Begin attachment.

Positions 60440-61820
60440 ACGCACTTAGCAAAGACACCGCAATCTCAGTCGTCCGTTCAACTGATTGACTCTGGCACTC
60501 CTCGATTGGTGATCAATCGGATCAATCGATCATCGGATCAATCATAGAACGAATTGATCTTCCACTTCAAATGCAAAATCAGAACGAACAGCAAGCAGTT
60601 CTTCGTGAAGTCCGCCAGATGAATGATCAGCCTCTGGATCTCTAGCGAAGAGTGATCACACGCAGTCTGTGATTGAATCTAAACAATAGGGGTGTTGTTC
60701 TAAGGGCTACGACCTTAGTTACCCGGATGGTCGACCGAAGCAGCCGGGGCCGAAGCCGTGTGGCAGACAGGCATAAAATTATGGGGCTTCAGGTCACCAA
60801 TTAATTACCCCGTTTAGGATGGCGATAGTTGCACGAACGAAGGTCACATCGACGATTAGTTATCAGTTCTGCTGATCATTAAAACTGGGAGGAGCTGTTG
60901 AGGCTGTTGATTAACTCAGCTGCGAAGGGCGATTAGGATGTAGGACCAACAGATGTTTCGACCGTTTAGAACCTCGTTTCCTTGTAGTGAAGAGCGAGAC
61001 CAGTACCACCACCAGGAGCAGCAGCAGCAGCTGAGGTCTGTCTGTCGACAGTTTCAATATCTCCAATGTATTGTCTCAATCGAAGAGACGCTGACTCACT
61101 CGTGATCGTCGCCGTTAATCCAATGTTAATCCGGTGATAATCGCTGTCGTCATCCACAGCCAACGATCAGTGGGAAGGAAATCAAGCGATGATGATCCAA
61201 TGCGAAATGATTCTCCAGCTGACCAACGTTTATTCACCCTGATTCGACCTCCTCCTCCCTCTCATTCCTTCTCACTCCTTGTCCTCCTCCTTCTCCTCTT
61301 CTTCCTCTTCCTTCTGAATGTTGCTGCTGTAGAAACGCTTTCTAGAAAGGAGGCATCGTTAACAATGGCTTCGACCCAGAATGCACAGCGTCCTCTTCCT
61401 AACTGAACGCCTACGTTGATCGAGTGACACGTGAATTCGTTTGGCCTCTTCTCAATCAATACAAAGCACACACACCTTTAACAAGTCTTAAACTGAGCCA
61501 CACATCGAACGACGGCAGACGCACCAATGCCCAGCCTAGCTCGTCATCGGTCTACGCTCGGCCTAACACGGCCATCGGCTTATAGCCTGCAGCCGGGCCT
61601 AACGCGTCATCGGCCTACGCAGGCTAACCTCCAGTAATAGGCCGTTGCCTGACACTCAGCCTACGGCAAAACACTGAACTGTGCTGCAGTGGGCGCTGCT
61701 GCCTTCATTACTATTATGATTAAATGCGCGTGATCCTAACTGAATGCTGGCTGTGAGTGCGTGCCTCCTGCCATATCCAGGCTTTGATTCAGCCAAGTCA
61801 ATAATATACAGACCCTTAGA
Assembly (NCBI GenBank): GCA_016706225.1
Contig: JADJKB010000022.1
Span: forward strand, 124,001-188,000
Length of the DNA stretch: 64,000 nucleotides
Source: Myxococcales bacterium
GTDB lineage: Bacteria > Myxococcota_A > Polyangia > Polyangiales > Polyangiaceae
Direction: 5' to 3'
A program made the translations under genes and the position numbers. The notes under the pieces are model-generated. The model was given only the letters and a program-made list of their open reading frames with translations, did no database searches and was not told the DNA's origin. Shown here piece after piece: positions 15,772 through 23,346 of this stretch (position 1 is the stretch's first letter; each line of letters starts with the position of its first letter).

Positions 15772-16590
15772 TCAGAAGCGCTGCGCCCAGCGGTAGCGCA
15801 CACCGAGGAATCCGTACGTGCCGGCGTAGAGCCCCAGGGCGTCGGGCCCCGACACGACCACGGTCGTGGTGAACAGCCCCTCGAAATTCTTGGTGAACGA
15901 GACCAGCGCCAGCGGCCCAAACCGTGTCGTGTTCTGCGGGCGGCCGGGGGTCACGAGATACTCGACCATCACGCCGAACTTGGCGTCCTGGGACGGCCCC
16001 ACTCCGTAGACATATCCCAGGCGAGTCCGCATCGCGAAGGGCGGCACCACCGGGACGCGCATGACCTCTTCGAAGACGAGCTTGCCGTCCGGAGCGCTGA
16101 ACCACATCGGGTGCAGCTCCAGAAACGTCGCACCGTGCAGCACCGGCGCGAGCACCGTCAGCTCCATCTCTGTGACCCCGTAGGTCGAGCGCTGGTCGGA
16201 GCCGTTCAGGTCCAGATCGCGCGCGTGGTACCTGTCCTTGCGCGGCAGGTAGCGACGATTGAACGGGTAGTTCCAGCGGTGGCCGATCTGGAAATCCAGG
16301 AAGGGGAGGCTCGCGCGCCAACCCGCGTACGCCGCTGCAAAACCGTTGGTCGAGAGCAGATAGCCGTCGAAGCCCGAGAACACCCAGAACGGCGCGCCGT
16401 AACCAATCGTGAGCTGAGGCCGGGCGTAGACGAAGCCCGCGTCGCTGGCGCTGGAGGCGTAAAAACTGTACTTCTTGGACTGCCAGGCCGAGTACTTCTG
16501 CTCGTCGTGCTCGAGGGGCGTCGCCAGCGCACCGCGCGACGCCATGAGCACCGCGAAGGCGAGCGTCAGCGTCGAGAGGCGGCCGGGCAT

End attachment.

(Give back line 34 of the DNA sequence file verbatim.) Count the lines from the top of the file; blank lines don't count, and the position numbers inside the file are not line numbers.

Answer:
16501 CTCGTCGTGCTCGAGGGGCGTCGCCAGCGCACCGCGCGACGCCATGAGCACCGCGAAGGCGAGCGTCAGCGTCGAGAGGCGGCCGGGCAT